Forget major petrol giants like Shell, BP and Caltex; Aussie motorists who switch to small independent petrol retailers stand to save nearly half a billion dollars in savings, the consumer watchdog has revealed.
Sydneysiders who fueled up at the most expensive petrol retailers could have saved $445 across 2020, or $317 for Melbourne residents and $330 for those in Adelaide if they had opted for the lowest-priced independent chain.
The difference between the most expensive petrol retailer and the cheapest increased from 8.4 cents per litre (cpl) in 2019 to 11.4 cpl in 2020, according to the Australian Competition and Consumer Consumer Commission (ACCC).
The range of petrol prices means Aussies can make “very significant” potential savings by filling up at cheaper retailers, said ACCC chair Rod Sims.
“We often hear that all petrol prices are the same but this report shows that people living in capital cities do have [a] choice about where they get their fuel, and how much they pay for it,” he said.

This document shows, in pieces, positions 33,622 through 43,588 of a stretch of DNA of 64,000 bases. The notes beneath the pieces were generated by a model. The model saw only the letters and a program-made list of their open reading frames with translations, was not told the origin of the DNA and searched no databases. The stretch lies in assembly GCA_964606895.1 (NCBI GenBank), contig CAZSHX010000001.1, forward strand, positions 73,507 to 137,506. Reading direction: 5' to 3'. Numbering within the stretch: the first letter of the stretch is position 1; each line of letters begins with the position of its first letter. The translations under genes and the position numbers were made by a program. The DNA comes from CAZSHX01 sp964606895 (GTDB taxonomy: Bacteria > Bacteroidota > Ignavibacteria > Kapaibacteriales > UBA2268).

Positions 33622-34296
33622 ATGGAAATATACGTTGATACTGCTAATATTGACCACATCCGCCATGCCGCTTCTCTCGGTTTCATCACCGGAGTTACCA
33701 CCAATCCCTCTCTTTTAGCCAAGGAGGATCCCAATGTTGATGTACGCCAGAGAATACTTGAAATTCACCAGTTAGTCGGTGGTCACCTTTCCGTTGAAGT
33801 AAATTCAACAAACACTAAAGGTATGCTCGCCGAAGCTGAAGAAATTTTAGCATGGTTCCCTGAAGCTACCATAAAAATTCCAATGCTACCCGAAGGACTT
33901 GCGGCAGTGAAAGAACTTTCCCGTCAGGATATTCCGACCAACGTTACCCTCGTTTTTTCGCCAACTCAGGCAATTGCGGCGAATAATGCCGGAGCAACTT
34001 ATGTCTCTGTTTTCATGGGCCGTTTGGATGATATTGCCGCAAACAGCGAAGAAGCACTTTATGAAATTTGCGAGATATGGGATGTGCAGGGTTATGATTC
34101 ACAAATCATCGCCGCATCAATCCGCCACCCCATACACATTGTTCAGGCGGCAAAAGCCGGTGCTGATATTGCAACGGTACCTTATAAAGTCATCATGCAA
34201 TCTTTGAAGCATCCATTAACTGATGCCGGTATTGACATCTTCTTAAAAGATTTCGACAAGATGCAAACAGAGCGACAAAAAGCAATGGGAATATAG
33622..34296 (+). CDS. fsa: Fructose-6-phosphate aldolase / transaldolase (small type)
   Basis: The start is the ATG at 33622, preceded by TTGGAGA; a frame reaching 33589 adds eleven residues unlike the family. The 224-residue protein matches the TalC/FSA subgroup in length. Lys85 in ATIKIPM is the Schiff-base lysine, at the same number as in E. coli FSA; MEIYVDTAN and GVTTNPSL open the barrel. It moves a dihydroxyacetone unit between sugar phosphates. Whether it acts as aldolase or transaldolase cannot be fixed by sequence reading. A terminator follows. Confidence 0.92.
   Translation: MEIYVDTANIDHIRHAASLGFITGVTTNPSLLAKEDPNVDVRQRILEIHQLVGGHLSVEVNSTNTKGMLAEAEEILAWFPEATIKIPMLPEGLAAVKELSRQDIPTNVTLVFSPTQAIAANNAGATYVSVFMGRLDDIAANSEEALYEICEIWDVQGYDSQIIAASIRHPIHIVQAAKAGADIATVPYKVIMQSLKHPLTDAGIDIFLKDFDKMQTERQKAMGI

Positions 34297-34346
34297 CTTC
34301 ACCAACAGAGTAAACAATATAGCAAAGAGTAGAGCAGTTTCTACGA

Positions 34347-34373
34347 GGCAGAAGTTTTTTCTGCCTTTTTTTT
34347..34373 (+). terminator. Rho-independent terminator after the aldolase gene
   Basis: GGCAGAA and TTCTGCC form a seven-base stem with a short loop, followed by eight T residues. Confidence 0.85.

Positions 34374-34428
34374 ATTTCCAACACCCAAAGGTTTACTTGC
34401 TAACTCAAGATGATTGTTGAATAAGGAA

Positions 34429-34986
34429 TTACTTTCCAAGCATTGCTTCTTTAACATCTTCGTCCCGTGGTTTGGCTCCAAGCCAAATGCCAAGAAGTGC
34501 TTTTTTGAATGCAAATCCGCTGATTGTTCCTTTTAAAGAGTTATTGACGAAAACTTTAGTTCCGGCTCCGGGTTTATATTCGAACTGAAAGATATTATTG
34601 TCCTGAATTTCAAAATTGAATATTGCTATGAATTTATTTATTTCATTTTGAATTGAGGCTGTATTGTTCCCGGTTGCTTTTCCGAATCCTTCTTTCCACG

Ordinary unleaded petrol sold in Australia generally comes from the same refineries or import terminals, with all retailers required to meet the same minimum quality standards, he added.
“This means that motorists are getting petrol of a similar quality regardless of where they fill up.”
ACCC analysis shows that independent chains were consistently the cheapest petrol retailers across capital cities, Sims said.
“People who choose to buy petrol at one location because it suits their needs can continue exercising their consumer choice. But we want Australians to know that there is a range of petrol retailers out there with different offerings, including cheaper petrol.”
Where to fuel up each capital city
Sydneysiders should fuel up at Speedway, while Melbournians and Canberrans will keep more money in their pockets by refueling at Metro.
Meanwhile, Brisbanites, Hobartians and Adelaideans should top up at United, while Vibe should be the petrol station of choice for Perth residents.
People in Darwin should fuel up at FuelXpress to make the greatest savings.
“There are a number of independent chains in our largest capital cities with many retail sites, so a lot of motorists won’t have to go far to find cheaper fuel if they want it,” said Sims.
Where NOT to fuel up in each capital city
Sydneysiders and Melbournians should side-step BP, as this petrol giant had the most expensive prices in Australia’s two largest cities.
Meanwhile, Brisbanites and Canberrans should avoid Coles Express (i.e. Viva Energy).
Adelaide residents copped the highest prices from Caltex, while BP Sanzone and Puma Energy were the most expensive fuel retailers for Perth and Darwin respectively.